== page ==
Whether you’re a traditional office worker or an entrepreneur, you must provide value. That value is a big piece of what sets you apart and will be what brings success in your career.

Think of this flexibility (really agility) and value as your currency. It’s something only you have and when you exercise it wisely it’ll get you to where you want. That’s the key really, regardless of your professional situation, to create the kind of professional life you want.

I don’t know if I’d say the 9-5 job is dead, but it’s definitely changing. Many of those changes are for the good in my opinion, though not all might be. As someone who has benefitted greatly from the changing culture, it excites me to see where culture is going on a professional level. But, it also reminds me that change is constant and those who seek to grow with it get to where they want.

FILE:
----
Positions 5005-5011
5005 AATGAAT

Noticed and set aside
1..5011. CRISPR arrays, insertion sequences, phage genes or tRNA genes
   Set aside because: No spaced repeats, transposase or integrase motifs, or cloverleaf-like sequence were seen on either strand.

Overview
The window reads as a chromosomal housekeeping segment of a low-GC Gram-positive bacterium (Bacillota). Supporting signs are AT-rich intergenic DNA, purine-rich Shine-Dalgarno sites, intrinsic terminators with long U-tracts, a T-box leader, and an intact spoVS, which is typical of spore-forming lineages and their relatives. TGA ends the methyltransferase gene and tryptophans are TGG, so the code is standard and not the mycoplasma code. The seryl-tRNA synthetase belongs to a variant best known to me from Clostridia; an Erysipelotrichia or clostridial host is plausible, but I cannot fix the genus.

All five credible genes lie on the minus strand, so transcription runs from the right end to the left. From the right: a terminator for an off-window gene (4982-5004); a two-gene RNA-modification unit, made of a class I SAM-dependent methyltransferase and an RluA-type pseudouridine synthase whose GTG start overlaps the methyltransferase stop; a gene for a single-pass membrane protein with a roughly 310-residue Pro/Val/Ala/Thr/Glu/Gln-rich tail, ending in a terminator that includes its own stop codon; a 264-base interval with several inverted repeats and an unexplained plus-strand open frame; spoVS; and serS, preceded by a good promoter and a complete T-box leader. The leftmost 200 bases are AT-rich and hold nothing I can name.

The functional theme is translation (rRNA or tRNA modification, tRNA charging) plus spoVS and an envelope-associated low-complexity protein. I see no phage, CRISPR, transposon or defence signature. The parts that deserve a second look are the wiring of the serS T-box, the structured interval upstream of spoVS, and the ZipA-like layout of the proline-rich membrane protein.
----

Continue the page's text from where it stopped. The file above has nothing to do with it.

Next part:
Do you think the traditional 9-5 job is dead? What do you believe is the currency in today’s professional climate? If you work for yourself, why do you think the entrepreneurial culture is glamorized the way it is?

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John is the founder of Frugal Rules, a dad, husband and veteran of the financial services industry whose writing has been featured in Forbes, CNBC, Yahoo Finance and more.

Passionate about helping people learn from his mistakes, John shares financial tools and tips to help you enjoy the freedom that comes from living frugally. One of his favorite tools is Personal Capital , which he used to plan for retirement and keep track of his finances in less than 15 minutes each month.